[1995. Directed by Wolfgang Petersen. Cast: Dustin Hoffman, Rene Russo, Morgan Freeman. Warner Bros. 125 mins]
The scene is intense as some of the United States' most talented virologists are huddled in the Army's Medical Research Institute of Infectious Diseases Level 4 laboratory trying to figure out the cause of a deadly virus devastating Cedar Creek, California.
This outbreak-dubbed the "Mataba virus" is moving energetically. It's threatening to take out the whole country within a matter of days. The virus' massive blood clots, vicious black vomit, and unsightly facial lesions make cholera seem like child's play.
With an intently grim face, Dr. Sam Daniels (Dustin Hoffman) leans towards his sophisticated display monitor, and with a knowing smile, spots his opponent. It's a germ that looks alot like a misplaced ampersand.
That's it. The American science fiction film has degenerated into a killer ampersand.
What happened to the days when radioactive giant ants came crawling out of the ground after nuclear blasts in the desert? Or man-eating giant triffids slithered around scarfing on human flesh? Or, for that matter, even rampaging giant rabbits roamed the range...making for an odd, if not exactly bone-chilling , night at the drive-in movies?
We're past those innocent days now. And so is Dustin Hoffman.
Taking a cue from Robert Wise's superd The Andromeda Strain and Stephen King's not-so-admirable The Stand, Wolfgang Petersen is on the hunt for the great Mataba germ...and he's only got Hoffman between us and Armageddon.
Outbreak starts plausibly and promisingly enough with an unexplained viral mutation in the Mataba region of Equatorial Africa some twenty years ago. Then through an interesting quirk of movieland fate-presumably as an analog to the AIDS epidemic-one cuddly research monkey infects an underhanded laboratory caretaker. This chance event sets into motion a chain-reaction that threatens the existence of the world's most powerful nation.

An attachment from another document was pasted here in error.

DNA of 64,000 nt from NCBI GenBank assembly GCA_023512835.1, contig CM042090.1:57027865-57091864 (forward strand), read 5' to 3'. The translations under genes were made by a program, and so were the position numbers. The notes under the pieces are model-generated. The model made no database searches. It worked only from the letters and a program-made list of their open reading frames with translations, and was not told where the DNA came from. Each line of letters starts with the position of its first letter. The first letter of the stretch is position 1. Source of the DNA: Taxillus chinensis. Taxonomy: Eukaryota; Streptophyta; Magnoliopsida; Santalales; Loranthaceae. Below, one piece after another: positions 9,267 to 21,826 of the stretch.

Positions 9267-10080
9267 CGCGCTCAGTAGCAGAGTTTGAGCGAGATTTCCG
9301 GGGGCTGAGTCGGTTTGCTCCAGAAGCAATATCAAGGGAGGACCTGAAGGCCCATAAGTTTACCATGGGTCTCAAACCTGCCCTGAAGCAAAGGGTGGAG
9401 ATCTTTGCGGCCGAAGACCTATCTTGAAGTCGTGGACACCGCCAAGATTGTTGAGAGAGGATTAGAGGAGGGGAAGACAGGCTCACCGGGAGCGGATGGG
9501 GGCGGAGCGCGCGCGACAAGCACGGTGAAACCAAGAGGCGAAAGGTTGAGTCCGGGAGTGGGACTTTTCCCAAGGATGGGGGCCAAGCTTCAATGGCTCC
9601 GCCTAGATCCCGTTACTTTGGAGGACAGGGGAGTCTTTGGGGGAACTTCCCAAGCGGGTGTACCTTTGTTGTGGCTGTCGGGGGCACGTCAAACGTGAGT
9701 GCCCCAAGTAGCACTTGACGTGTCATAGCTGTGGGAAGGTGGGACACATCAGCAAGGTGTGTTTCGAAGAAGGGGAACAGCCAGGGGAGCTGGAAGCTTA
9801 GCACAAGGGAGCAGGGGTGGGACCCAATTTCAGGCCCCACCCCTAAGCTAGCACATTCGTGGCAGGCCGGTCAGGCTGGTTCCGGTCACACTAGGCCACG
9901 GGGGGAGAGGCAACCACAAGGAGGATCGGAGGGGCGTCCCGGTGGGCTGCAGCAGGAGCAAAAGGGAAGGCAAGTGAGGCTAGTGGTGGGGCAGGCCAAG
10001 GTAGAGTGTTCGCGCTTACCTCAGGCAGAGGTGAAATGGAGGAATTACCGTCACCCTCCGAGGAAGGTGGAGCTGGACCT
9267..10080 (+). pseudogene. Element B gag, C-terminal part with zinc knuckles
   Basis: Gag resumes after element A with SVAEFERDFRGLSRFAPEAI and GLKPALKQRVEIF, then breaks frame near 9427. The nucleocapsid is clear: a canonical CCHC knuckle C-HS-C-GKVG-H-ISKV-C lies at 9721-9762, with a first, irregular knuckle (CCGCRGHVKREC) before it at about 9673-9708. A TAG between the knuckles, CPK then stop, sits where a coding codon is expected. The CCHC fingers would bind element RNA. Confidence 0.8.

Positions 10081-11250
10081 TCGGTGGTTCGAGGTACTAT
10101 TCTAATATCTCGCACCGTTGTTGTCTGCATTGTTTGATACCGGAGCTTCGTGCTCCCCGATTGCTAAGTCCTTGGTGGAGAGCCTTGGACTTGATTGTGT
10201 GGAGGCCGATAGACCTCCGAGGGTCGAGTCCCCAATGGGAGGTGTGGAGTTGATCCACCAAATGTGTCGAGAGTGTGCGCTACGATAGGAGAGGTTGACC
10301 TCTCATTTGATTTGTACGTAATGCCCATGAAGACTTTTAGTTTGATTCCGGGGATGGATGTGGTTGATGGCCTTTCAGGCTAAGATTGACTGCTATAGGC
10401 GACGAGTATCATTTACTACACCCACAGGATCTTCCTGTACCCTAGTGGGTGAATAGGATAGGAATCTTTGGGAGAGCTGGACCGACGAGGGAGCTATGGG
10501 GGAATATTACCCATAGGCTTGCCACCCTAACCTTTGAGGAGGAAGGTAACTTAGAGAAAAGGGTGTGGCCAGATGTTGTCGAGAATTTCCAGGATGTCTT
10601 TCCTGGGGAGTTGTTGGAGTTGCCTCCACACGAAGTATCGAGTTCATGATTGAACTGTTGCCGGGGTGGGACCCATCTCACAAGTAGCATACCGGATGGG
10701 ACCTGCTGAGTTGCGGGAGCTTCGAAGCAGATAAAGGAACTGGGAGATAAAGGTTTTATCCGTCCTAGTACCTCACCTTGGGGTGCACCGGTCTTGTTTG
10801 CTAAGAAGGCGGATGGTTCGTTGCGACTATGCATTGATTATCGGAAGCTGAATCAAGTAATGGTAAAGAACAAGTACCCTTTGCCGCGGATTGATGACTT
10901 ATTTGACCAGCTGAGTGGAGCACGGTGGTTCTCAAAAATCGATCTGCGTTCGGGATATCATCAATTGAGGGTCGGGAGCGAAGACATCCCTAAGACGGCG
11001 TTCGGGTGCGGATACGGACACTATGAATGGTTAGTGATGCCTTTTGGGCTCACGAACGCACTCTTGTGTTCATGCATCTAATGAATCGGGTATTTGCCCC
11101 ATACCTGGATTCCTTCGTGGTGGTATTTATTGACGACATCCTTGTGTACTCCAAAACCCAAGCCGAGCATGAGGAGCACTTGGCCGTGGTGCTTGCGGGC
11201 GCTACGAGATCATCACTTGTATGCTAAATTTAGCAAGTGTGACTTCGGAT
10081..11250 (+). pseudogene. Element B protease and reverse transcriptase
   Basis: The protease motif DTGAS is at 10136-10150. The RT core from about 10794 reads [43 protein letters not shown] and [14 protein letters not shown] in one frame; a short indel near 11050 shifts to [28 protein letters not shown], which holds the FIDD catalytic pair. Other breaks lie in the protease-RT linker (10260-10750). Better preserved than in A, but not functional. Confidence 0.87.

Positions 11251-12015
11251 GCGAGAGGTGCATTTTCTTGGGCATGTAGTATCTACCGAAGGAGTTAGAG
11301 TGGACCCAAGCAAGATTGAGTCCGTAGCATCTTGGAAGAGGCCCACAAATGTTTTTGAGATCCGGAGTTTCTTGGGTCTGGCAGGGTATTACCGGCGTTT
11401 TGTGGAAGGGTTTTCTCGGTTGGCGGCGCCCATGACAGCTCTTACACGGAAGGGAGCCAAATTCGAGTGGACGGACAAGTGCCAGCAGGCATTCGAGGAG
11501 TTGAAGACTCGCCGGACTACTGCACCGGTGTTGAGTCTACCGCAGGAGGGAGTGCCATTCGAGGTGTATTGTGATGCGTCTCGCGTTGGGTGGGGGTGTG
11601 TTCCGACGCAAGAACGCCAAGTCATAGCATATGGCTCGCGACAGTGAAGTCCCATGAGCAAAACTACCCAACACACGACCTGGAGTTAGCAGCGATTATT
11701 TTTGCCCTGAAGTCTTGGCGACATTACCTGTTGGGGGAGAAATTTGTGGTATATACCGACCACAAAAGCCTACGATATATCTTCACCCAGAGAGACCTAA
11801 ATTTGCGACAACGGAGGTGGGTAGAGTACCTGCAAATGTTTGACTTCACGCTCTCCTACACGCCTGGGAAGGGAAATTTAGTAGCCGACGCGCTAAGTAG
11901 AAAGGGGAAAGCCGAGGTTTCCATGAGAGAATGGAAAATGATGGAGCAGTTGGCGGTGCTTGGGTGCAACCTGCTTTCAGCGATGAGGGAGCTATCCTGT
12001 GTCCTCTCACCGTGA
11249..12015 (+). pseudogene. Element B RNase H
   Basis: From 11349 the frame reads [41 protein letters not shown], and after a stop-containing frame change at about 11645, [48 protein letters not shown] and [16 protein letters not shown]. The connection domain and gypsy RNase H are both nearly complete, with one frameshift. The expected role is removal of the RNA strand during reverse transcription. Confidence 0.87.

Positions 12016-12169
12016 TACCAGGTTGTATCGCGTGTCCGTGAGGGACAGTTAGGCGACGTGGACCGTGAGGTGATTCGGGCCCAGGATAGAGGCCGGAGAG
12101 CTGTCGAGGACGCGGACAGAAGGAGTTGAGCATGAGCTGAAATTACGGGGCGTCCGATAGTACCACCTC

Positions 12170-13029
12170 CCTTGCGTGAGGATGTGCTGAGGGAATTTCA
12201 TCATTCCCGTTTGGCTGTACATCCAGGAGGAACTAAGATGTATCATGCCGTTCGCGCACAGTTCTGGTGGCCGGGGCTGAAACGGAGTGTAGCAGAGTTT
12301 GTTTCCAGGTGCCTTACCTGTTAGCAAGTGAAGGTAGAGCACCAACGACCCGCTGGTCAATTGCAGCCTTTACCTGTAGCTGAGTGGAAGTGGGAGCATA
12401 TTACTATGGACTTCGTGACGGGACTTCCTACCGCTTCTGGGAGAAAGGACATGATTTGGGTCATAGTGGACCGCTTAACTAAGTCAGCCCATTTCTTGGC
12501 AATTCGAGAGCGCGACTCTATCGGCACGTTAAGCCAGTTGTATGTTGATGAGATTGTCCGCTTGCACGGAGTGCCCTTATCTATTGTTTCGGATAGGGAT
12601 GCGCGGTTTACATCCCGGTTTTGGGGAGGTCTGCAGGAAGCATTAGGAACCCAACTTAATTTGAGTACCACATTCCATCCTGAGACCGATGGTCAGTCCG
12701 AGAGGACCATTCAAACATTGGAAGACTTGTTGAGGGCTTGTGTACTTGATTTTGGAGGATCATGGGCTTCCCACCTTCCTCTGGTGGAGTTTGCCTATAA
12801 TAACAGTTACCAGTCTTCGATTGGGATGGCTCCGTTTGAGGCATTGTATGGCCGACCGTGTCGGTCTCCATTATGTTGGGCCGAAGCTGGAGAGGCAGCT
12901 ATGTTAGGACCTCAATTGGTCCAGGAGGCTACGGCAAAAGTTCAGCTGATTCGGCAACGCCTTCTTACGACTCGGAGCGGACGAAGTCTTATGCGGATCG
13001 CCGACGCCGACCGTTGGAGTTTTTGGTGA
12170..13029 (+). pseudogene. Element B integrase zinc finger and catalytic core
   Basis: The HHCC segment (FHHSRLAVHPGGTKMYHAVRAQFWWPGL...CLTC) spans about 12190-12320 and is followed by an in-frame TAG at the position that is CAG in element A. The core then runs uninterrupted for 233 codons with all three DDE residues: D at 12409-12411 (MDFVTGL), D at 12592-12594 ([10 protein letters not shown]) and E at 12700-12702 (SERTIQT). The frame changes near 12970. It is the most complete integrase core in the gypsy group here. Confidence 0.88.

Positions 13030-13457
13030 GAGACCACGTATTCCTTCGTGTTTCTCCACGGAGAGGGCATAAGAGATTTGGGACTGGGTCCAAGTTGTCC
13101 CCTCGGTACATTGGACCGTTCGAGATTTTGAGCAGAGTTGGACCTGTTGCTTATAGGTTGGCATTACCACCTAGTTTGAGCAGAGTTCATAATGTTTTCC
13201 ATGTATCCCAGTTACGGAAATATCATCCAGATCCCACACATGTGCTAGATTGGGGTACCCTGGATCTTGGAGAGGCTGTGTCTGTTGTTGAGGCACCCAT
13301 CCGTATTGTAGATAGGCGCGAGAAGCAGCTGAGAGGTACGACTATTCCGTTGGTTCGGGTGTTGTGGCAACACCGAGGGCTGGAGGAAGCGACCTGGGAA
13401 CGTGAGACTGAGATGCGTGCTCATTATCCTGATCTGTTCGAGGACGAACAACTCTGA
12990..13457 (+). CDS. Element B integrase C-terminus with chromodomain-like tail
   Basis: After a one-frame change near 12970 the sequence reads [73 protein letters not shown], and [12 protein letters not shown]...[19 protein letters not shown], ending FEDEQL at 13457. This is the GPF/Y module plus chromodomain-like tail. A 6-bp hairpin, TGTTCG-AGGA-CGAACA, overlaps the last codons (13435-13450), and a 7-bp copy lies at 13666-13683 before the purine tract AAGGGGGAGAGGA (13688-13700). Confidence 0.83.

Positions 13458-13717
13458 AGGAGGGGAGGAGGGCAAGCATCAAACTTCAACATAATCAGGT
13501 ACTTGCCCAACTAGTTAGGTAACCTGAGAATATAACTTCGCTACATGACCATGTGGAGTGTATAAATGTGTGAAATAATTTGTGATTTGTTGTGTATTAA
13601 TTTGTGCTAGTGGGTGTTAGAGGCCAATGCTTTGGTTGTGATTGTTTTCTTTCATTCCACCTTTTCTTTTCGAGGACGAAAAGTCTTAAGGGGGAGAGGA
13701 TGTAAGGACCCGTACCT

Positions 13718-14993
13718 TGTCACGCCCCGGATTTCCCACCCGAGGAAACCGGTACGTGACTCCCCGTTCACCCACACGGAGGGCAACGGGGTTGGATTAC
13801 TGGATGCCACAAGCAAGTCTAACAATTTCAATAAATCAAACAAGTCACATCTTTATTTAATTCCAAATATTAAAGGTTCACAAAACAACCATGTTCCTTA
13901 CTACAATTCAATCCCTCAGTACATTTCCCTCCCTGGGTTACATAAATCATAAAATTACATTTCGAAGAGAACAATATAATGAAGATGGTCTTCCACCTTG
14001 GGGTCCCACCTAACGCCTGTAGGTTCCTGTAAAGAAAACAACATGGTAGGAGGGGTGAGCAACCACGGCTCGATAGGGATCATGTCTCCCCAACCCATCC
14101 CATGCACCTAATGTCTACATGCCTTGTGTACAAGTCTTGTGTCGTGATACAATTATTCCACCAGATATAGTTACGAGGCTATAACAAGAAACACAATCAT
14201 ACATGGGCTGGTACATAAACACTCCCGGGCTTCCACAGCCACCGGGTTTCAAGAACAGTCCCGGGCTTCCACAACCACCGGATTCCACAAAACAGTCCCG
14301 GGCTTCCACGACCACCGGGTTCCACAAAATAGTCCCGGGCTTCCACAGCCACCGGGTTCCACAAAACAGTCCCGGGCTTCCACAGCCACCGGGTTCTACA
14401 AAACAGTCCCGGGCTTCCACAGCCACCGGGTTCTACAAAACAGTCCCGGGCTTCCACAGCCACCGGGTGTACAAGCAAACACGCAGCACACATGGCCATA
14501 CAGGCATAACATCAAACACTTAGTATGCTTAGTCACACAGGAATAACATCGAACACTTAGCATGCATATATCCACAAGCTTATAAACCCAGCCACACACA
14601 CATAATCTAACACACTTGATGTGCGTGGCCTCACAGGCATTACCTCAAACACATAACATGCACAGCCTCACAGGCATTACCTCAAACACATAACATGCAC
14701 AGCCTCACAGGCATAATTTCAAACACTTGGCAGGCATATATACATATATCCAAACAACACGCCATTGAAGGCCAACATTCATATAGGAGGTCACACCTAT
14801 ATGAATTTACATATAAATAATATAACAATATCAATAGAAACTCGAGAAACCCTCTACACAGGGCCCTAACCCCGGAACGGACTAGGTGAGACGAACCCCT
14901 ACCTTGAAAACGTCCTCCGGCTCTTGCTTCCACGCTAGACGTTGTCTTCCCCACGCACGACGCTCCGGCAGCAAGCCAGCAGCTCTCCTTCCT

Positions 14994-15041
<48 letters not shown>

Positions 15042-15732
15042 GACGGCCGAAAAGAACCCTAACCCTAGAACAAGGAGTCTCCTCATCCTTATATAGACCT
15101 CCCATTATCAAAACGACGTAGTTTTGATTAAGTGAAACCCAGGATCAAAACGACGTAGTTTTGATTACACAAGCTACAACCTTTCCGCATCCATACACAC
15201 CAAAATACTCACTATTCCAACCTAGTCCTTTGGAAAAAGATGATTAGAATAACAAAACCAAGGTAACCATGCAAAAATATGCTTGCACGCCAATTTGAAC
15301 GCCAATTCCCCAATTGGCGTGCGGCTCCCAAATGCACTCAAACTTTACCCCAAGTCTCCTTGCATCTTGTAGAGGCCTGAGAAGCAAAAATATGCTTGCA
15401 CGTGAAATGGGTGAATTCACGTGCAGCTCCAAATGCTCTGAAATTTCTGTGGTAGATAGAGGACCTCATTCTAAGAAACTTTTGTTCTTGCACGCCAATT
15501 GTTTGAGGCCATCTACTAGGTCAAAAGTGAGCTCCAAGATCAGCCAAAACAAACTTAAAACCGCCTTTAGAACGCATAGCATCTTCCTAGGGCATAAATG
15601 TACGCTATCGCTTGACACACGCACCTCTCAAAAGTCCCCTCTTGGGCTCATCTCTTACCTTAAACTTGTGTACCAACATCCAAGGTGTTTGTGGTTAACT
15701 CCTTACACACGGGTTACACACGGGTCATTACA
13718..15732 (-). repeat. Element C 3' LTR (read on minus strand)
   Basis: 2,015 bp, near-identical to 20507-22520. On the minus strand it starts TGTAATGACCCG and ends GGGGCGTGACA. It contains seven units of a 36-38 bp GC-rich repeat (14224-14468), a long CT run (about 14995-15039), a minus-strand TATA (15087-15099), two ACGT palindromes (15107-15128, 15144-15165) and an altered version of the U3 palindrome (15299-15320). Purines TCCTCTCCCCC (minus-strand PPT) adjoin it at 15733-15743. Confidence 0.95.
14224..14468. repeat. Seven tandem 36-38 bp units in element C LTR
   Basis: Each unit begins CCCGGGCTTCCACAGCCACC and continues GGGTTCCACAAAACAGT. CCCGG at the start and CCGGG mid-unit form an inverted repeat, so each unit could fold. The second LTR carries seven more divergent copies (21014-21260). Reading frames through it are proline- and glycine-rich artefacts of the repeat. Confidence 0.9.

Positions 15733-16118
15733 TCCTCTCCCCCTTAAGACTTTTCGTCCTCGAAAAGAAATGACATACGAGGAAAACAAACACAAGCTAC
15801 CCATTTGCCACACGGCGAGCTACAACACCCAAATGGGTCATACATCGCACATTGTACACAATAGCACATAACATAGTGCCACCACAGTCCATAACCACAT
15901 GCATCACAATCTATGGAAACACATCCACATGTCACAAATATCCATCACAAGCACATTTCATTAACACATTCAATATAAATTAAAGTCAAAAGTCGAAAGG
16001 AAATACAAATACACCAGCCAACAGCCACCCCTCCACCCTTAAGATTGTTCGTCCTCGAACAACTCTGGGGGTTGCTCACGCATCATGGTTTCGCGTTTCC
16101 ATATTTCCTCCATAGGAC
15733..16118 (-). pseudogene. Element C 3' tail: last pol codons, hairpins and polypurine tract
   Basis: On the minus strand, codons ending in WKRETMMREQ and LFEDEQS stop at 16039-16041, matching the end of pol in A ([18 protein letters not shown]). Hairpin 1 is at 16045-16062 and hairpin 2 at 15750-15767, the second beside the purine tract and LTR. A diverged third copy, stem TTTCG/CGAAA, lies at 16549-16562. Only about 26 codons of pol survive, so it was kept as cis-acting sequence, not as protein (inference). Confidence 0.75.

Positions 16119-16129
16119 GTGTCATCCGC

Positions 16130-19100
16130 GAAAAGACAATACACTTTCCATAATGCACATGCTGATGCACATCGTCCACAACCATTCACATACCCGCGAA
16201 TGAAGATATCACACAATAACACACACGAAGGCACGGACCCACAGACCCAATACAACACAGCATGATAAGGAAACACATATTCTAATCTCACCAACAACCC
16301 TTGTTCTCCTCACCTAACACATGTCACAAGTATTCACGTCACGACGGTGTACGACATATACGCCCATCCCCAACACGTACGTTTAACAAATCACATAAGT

Fortunately, Hoffman has taken a little time off serious acting in order to fill in for Sly, Arnie, Jean-Claude, Mr. Clean, or whoever else should rightly be single-handedly taking out killer molecules.
But scientific knowledge is not nearly enough. Before the dreaded outbreak is contained, Hoffman;s Dr. Daniels has to commandeer a military helicopter from Cedar Creek (apparently without refueling across the entire Pacific seaboard) to find this menacing monkey before it hits the big-time in L.A. He must then fight off a couple of attack helicopters trying to slow his progress before he can synthesize a life-saving vaccine. All this trauma only to have to face down a top secret bomber whose atomic warhead is meant to silence the infected town forever. And to prove that virologists are also nice guys, Daniels even manages to reconcile with his estranged wife (Reno Russo) on what he thinks is her deathbed in what spare time he has from saving the world.
This is a lot to ask of anyone. Especially since Daniels' only got a couple of hours to get the job done before the killer germ really gets out of hand. Then again, no one ever said being a scientist was a pretty job.
Nor can it be said that Outbreak is much of a movie after the first couple of remotely plausible cinematic leaps of faith. But at least Morgan Freeman's duplicitous general has a suitably vacant look in his eyes as if he knows he's covering the rent for the next couple of years and Russo's just doing what a working girl has to do to keep ends together.
Not so Hoffman. Once one of America's finest actors, it's now obvious that his career is in precipitous decline. And despite Rain Man's many faults, this film is now beginning to look like Masterpiece Theatre in contrast to the other dreadful missteps Hoffman's taken in the last few years. Dick Tracy, Hero, and Hook are all united by an almost seemingly naive attempt on his part to act up a storm in films that aren't worth his effort.
The tragedy of Outbreak is that Hoffman does a competent job of spouting lines that have no conviction. He looks aged and out of place in this pseudo-scientific disaster. Ultimately, despite his medical ranting and moral posturing, Dr. Daniels is of no consequence. Hoffman stands stiffly lecturing about the dangers of enzymes where Sly or Jean-Claude would simply chew up the scenery with an Uzi. No killer germ would dare threaten America again after a little dose of this kind of lead poisoning.
Instead, the only serious consequence of this film is Hoffman's slide in artistic integrity. Rather than a Hoffman's slide in artistic integrity. Rather than a Hoffman Outbreak, one wishes for a Hoffman break out from this tepid action flick. Because if he's not careful, those radioactive ants won't be long coming.